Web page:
Thoughts on Failure Courtesy of The Bauhaus
In three years’ time, Germany will celebrate the 100th anniversary of the establishment of the Staatliches Bauhaus. This event will involve endless design exhibitions, talks, debates and panels not to mention a wash of merchandising. All this for an experiment, which by its own standards, failed.
Last weekend, I was privy to a tour of the newly opened The Bauhaus #itsalldesign exhibition at the Tel Aviv Museum of Art led by curator Jolanthe Kugler. Kugler, curator at the German Vitra Design Museum, has spent the past several years becoming an expert on all things Bauhaus. As she led us around the various rooms of the exhibition, she spoke of the contemporary phenomenon that is “The Bauhaus”.
German for “Construction House”, Bauhaus existed for fourteen years (1919-1933) in Weimar. During that time, it switched cities and directors three times each. The Bauhaus community included industrial, interior and textile designers, architects and choreographers. Students turned masters and masters turned celebrities.The number of female enrollees was strictly limited due to a perceived threat that so many women were interested, they might take over.
The tenure of this revolutionary and iconic arts school was short and volatile, no one could agree on what the school stood for or what the outcome of it should be. The aesthetic was up in the air, open to interpretation. In Kugler’s words, there was “not one Bauhaus but many Bauhauses.”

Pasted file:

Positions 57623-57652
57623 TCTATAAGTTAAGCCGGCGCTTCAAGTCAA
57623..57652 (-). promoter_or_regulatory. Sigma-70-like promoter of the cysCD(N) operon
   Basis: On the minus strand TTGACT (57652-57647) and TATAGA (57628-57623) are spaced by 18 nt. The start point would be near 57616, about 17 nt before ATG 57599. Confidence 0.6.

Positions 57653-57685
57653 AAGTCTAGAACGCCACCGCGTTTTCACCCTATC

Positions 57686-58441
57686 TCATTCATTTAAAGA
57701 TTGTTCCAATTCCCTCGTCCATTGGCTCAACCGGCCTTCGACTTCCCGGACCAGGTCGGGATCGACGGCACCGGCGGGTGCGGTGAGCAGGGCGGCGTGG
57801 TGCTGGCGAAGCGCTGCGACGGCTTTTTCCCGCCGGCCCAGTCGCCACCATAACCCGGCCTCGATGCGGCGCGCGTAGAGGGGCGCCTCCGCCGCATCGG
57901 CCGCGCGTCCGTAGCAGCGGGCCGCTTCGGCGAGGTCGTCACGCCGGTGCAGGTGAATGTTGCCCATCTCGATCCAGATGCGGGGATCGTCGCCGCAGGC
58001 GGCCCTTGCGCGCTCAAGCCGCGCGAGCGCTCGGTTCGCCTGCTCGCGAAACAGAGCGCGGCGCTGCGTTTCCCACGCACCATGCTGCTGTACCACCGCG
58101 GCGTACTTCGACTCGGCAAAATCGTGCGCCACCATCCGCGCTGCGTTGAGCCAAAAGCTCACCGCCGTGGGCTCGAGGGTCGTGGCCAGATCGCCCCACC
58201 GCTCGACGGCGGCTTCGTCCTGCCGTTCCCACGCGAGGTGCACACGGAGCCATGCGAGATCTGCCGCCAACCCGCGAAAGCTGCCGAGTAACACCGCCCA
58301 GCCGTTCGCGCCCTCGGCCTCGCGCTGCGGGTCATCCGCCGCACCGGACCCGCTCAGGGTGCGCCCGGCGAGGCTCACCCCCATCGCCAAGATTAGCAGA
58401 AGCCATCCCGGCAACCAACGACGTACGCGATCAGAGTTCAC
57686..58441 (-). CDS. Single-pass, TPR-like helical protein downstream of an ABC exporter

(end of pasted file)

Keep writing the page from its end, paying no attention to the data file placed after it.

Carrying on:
As we reached the end of the exhibit, which includes Bauhaus furniture, toys, kitchenware and posters, Kugler casually threw out that the Bauhaus dissipated in 1933 when those in charge realized that the Bauhaus goal was not possible.
“They wanted to create beautiful, functional objects that the ordinary person could afford to purchase.” Ikea comes to mind here. “Essentially, they failed at this. Their items could not be mass produced and, in the rare moments that they did manage to produce large quantities of something, like the famous Bauhaus wallpaper, it was incredibly expensive.”
Although the school was an enormous success, students were falling over themselves to get in and the masters’ outpourings instant hits, the realization that the audience was comprised only of the elite was enough of a blow to knock down the entire house.
This unusual and incomprehensible clash of failure and success is riveting.
The most obvious example of this contradiction of intention and outcome, which is on display, is the Bauhaus Lamp. For decades, the Bauhaus lamp has been a staple amongst fashionable and design savvy homeowners. Designed by Wilhelm Wagefeld in 1924, the lamp boasts an elegant white glass dome perched on top of a clear white stem. In its original state, if not handled with great care, the lamp cracked, fell apart or stopped working altogether. It could not be mass produced or sold because its materials were precious. Today, a newly engineered and more stable Bauhaus Lamp can be purchased for just shy of $1,000 at the Moma store, the perfect antonym to the Bauhaus cause.
Did the directors of Bauhaus, Walter Gropius, Hannes Meyer and Ludwig Mies Van der Rohe, anticipate the colossal success and impact of the Bauhaus brand? Or did they finish out their respective stays at the school defeated?
Given the choice between failing at one’s original goal but achieving greatness and fulfilling one’s mission, I’d go with greatness hands down.
If Bauhaus was a failure, what’s so great about success?